mockingbird chapter 23



That summer Jem changed a lot and very quickly. He didn’t want to play with me and often told me to leave him alone. When I complained to Atticus and Calpumia, they just said that Jem was growing and I was to be patient with him and not to disturb him. Then I received a letter from Dill. He had a new father, and they planned to build a fishing boat, so he wasn’t going to come to Maycomb. I felt very sad about it for two days.

The state legislature session began in Montgomery, and Atticus left us for two weeks. The Governor was worried by the situation in the state; there were sit-down strikes in Birmingham; bread lines in the cities grew longer, people in the country grew poorer. But these events were far from the world of Jem and me.

On Saturday, Calpumia said that as our father was not at home and couldn’t take us to church on Sunday, she was going to take us to her church with her.

First Purchase African Church was outside the southern town limits. It was called First Purchase because it was paid for from the first earnings of freed slaves. Negroes worshiped in it on Sundays and white men gambled in it on weekdays.

The churchyard was full of brightly dressed Negroes. When they saw Jem and me with Calpumia, they parted and made a small pathway to the church door for us. But one woman behind us said that white children had no place in the Negro church.

Calpumia said, «It’s the same God, ain’t it?»

Jem said, «Let’s go home, Cal, they don’t want us here-» But one of the men stepped from the crowd. It was Zeebo, the garbage collector. «Mister Jem,» he said, «we’re mighty glad to have you all here.» Calpumia led us to the church door where Reverend Sykes greeted us and led us to the front row.

Reverend Sykes said, «Brethren and sisters, we are especially glad to have company with us this morning. Mister and Miss Finch. You all know their father. Before I begin I will make an announcement.» He said, «You all know of Brother Tom Robinson’s trouble. He has been a faithful member of First Purchase since he was a boy. Today’s collection and the collections for the next three Sundays will go to Helen — his wife, to help her out at home.»

Then the church started. The surprising thing was: they didn’t have any hymn-books in the church. Zeebo had an old hymnbook and he read lines from it. A hundred voices repeated line for line after him. (Calpumia told us afterwards that most Negroes couldn’t read, so there was no need for hymn-books.)

After hymns, Reverend Sykes made his sermon. It was not different from our church practice. When Reverend Sykes closed his sermon, he said it was time for morning collection. That procedure was strange for Jem and me. The congregation, one by one, came up to the table where Reverend stood and put their nickels and dimes into a coffee can. We had our dimes, but Calpumia told us to keep them and gave us the money from her purse. We dropped the dimes into the can and received a soft, «Thank you, thank you.»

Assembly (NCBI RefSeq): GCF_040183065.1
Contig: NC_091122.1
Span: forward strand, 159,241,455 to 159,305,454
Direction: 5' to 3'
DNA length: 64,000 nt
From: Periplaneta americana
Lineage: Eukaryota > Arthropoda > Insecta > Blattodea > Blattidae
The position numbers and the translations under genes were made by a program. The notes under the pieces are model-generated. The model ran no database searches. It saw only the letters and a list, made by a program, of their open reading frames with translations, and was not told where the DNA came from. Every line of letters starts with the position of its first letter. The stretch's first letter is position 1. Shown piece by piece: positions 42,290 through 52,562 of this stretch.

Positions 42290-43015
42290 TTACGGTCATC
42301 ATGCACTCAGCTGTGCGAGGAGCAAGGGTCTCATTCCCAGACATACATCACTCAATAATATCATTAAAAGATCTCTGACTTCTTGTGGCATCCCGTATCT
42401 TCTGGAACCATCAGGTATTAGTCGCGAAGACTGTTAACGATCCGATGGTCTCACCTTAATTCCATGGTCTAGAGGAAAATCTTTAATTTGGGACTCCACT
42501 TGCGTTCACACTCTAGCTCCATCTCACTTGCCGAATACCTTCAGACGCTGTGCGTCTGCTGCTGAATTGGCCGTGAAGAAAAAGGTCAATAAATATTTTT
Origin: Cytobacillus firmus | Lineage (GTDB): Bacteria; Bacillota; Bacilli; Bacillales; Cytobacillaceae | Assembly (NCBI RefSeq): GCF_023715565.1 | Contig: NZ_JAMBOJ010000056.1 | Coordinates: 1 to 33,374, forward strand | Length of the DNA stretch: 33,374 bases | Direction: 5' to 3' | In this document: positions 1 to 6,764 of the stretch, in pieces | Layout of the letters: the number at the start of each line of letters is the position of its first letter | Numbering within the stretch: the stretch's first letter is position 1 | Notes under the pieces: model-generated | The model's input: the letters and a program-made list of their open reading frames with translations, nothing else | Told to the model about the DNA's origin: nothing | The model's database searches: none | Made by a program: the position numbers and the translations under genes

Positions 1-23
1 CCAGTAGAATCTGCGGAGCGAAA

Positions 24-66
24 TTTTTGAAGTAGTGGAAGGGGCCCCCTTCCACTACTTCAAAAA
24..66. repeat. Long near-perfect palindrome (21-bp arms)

To our surprise, Reverend Sykes turned the can over onto the table, counted the coins, and said, «This is not enough, we must have ten dollars. You know that Helen can’t leave her children and go to work while Tom’s in jail. If everybody gives one more dime, we’ll have it»

The congregation didn’t move. Reverend Sykes told someone in the back of the church. «Alec, shut the doors. Nobody leaves here till we have ten dollars.»

Calpumia wanted to give us more money but Jem whispered that we would put our dimes.

Reverend Sykes said again, «Those, who haven’t got children, make a sacrifice and give one more dime. Then we’ll have it.»

It took some time, but finally, the ten dollars was collected.

On the way back home, I asked Calpurnia why Helen couldn’t find work while Tom Robinson was in jail.

Calpumia said, «Folks don’t want to — to have anything to do with any of his family because of what folks say Tom’s done.»

When I wanted to know just what he had done, Calpumia sighed.

«Old Mr. Bob Ewell said that Tom had raped his daughter an’ had him arrested an’ put in jail-»

I remembered that Atticus called the Ewells absolute trash. He never said so about anybody else.

«Well, if everybody in Maycomb knows what kind of folks the Ewells are, they’d be glad to give Helen work… what’s rape, Cal?»

«It’s somethin’ you’ll have to ask Mr. Finch about,» she said. «He can explain it better than I can.»

Jem said, «We know that you can read, Cal. Where’d you go to school?»

«Let’s see now, who taught me my letters? It was Miss Maudie Atkinson’s aunt, old Miss Buford.»

«Cal, did you teach Zeebo?»

«Yeah, Mister Jem. There wasn’t a school even when he was a boy. I made him learn, though.»

Zeebo was Calpurnia’s eldest son.

I said, «Cal, can I come to see you sometimes?»

She looked down at me. «See me, honey? You see me every day.»

«Out to your house,» I said. «Sometimes after work? Atticus can get me.»

«Any time you want to,» she said. «We’d be glad to have you.»


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